The RoboEarth team organized a Cloud Robotics Workshop at the eu Robotics Forum, 19-21 March, Lyon, France. The event was very well received.
For more information, have a look at the first part of the workshop, featuring local and remote talks from Moritz Tenorth (TU Bremen), Alper Aydemir (KTH Stockholm), Séverin Lemaignan (LAAS-CNRS), Ibrahim Volkan Isler (University of Minnesota, remote), M. Ani Hsieh (Drexel University, remote), Guoqiang Hu (Nanyang Technological University, Singapore, remote), Matei Ciocarlie and Kaijen Hsiao (Willow Garage, remote), Shuichi Nishio (ATR Japan, remote), and Ken Goldberg (UC Berkeley, remote):
Note: Echo is gone after the first 2min.
You may also want to have a look at the archived Cloud Robotics workshop page.
It is our pleasure to announce the first public release of Rapyuta: The RoboEarth Cloud Engine. Rapyuta is an open source cloud robotics platform for robots. It implements a Platform-as-a-Service (PaaS) framework designed specifically for robotics applications.
Rapyuta helps robots to offload heavy computation by providing secured customizable computing environments in the cloud. Robots can start their own computational environment, launch any computational node uploaded by the developer, and communicate with the launched nodes using the WebSockets protocol.
The above figure shows a simplified overview of the Rapyuta framework: Each robot connected to Rapyuta has a secured computing environment (rectangular boxes) giving them the ability to move their heavy computation into the cloud. Computing environments have a high bandwidth connection to the RoboEarth knowledge repository (stacked circular disks). This allows robots to process data directly inside the computational environment in the cloud without the need for downloading and local processing. Furthermore, computing environments are tightly interconnected with each other. This paves the way for the deployment of robotic teams.
The name Rapyuta is inspired from the movie Tenku no Shiro Rapyuta (English title: Castle in the Sky) by Hayao Miyazaki, where Rapyuta is the castle in the sky inhabited by robots.
To learn more and contribute to this open-source effort, visit: http://rapyuta.org/.
At this year’s PICNIC Festival in Amsterdam, RoboEarth held a joint workshop on Robots and the Internet of Things (IoT) with Council, a think tank part of the High Level Expert Group (EG IoT) on the Internet of Things of the European Commission.
The event met with unexpectedly high attendance, resulting in a room packed with an interested and engaged audience and resulting in lively discussion and debate. The main topics centered on how robots could enrich our lives through the Internet and the challenges both communities face to make a vision where the Internet gets hands through robots, and robots greatly benefit from the Internet become a reality.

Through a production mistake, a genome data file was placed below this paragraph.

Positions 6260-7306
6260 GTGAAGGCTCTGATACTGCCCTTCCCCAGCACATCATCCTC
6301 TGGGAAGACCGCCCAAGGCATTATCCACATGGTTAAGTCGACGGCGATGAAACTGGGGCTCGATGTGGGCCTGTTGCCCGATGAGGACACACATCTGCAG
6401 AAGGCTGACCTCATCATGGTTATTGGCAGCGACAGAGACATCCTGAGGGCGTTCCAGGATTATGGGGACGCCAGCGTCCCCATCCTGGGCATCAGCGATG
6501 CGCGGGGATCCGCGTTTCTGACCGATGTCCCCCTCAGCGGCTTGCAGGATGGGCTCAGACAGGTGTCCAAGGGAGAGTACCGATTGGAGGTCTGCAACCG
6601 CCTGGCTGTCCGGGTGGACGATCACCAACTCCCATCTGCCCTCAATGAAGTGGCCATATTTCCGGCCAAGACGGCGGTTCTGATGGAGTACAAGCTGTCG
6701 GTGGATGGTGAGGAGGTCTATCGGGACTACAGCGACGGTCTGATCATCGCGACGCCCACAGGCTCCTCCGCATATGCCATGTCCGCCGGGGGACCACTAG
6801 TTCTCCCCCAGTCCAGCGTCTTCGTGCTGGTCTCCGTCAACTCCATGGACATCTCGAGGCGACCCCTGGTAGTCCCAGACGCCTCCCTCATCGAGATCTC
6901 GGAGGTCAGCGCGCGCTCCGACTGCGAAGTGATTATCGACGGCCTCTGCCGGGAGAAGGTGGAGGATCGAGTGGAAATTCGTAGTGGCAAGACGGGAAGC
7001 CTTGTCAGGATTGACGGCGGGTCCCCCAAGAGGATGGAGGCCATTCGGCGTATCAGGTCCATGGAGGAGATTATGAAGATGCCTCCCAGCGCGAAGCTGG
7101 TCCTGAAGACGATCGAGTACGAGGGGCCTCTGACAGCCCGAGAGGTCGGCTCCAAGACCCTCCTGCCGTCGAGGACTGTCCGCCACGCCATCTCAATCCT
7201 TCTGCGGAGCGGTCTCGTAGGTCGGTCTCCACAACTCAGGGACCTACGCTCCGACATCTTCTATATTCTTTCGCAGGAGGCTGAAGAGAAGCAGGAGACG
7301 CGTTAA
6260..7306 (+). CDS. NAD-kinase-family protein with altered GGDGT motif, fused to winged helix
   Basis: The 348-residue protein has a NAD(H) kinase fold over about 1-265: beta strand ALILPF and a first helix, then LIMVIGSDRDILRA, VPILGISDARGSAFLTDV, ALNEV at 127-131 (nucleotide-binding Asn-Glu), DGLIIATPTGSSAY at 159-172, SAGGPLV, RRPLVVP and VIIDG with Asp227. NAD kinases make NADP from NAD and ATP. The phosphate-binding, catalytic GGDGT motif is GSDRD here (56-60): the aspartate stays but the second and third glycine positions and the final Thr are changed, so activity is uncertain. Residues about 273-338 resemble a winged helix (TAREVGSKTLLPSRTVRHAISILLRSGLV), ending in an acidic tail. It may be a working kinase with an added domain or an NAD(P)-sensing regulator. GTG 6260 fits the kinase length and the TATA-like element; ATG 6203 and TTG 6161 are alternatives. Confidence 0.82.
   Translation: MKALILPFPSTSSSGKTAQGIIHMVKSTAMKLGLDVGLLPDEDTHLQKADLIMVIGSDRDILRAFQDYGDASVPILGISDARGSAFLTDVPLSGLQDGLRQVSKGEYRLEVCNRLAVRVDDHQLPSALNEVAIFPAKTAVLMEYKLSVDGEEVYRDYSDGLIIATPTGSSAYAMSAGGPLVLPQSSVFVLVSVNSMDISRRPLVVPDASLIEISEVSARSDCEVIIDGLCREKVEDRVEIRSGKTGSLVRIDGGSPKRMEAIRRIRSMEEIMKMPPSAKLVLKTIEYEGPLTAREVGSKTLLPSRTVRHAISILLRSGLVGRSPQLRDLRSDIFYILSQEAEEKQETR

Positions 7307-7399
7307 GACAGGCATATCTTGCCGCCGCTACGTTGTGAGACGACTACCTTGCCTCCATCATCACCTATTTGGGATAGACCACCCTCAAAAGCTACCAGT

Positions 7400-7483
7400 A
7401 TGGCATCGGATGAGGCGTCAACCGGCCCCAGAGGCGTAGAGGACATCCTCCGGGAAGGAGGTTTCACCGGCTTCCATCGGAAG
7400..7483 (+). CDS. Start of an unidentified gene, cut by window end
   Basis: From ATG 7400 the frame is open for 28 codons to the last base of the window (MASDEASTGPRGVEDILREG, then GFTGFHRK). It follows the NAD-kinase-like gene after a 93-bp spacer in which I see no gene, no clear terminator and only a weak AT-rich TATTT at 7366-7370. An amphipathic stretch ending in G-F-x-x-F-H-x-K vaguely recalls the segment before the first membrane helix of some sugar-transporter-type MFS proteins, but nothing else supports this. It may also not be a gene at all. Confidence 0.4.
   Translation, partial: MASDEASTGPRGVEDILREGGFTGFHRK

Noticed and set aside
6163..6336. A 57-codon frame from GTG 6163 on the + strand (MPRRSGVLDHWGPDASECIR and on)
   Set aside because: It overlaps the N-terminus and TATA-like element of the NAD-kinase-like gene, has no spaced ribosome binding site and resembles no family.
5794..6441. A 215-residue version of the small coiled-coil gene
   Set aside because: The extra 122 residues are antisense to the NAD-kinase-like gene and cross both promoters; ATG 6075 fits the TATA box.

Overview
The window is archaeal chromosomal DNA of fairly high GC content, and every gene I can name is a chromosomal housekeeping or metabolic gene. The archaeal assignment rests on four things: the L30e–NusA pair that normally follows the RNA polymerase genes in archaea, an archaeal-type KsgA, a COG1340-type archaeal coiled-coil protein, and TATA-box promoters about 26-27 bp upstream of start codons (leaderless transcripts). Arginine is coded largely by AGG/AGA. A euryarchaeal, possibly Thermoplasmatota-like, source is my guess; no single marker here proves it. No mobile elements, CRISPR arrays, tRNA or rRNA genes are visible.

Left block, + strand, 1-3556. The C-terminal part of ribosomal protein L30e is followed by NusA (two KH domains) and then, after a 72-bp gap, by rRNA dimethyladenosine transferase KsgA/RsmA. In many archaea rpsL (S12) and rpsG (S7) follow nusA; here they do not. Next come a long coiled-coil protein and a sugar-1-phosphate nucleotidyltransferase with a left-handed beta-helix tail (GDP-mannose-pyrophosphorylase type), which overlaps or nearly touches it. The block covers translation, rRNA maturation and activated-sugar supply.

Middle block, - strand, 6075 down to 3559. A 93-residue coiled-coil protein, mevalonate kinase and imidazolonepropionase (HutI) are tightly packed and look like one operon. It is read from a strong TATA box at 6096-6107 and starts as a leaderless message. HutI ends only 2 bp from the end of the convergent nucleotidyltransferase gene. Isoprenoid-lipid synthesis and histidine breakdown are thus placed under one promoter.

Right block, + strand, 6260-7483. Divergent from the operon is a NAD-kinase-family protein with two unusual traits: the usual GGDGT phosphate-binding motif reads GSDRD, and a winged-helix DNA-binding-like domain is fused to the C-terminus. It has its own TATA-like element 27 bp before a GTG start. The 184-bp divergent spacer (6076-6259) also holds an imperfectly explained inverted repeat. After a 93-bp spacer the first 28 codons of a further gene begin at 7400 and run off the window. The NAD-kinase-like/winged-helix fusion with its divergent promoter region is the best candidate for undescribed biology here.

As the chairman Rob van Kranenburg introduced: “Rather than programming robots to handle every potential situation, the Internet of Things could create an environment in which the objects themselves inform robots of their purpose and usage. Tomorrow’s smart objects can provide sensing, robots can act, processing can be on the robot or in the Cloud. To accomplish this, the fields of robotics and IoT need to define common standards for knowledge storage, representation and communication.”
The topics of debate had clear connection points, and pointed to potential future research questions for RoboEarth, including:
- Tomorrow’s smart objects can provide sensing, robots can act, processing can be on the robot or in the Cloud (e.g., using RoboEarth’s Cloud Engine)
- Rather than programming robots to handle every potential situation, the Internet of Things could create an environment in which the objects themselves inform robots of their purpose and usage.
- Both the IoT and RoboEarth encode knowledge. The fields of robotics and IoT need to define common standards for knowledge storage and representation.
- The IoT, robots, and humans need to communicate. The fields of robotics and IoT need to define interfaces and common standards for communication.
For more information, have a look at the article Enlisting Robots – Once robots are integrated into the Internet of Things, they can perform tasks automatically published in the RFID Journal.
Update (Feb 27, 2013):
Even more information can be found in the article The Internet of Things: Robots, RFID & Co-operation published in the December 2012 issue of Elektor.
This second meeting focused on getting feedback on the project’s direction at its half-way point. Thanks to all participants, in particular to the members of the committee for their participation and valueable feedback.
We gladly announce that the conference paper submission called “The RoboEarth language: Representing and Exchanging Knowledge about Actions, Objects, and Environments” (Moritz Tenorth, Alexander Perzylo, Reinhard Lafrenz and Michael Beetz) has won the Best Cognitive Robotics Paper Award at ICRA 2012.
The paper covers the design of the semantic RoboEarth language and how it is used to describe and reason about tasks, objects and environments in a way that allows to share knowledge between different robots. Descriptions of tasks include information about required physical attributes and software components, which is being matched against a robot’s capabilities entailed in its semantic self-model. This allows to infer whether a robot is capable of performing a certain task and if not, how it might be enabled by downloading additional information from RoboEarth.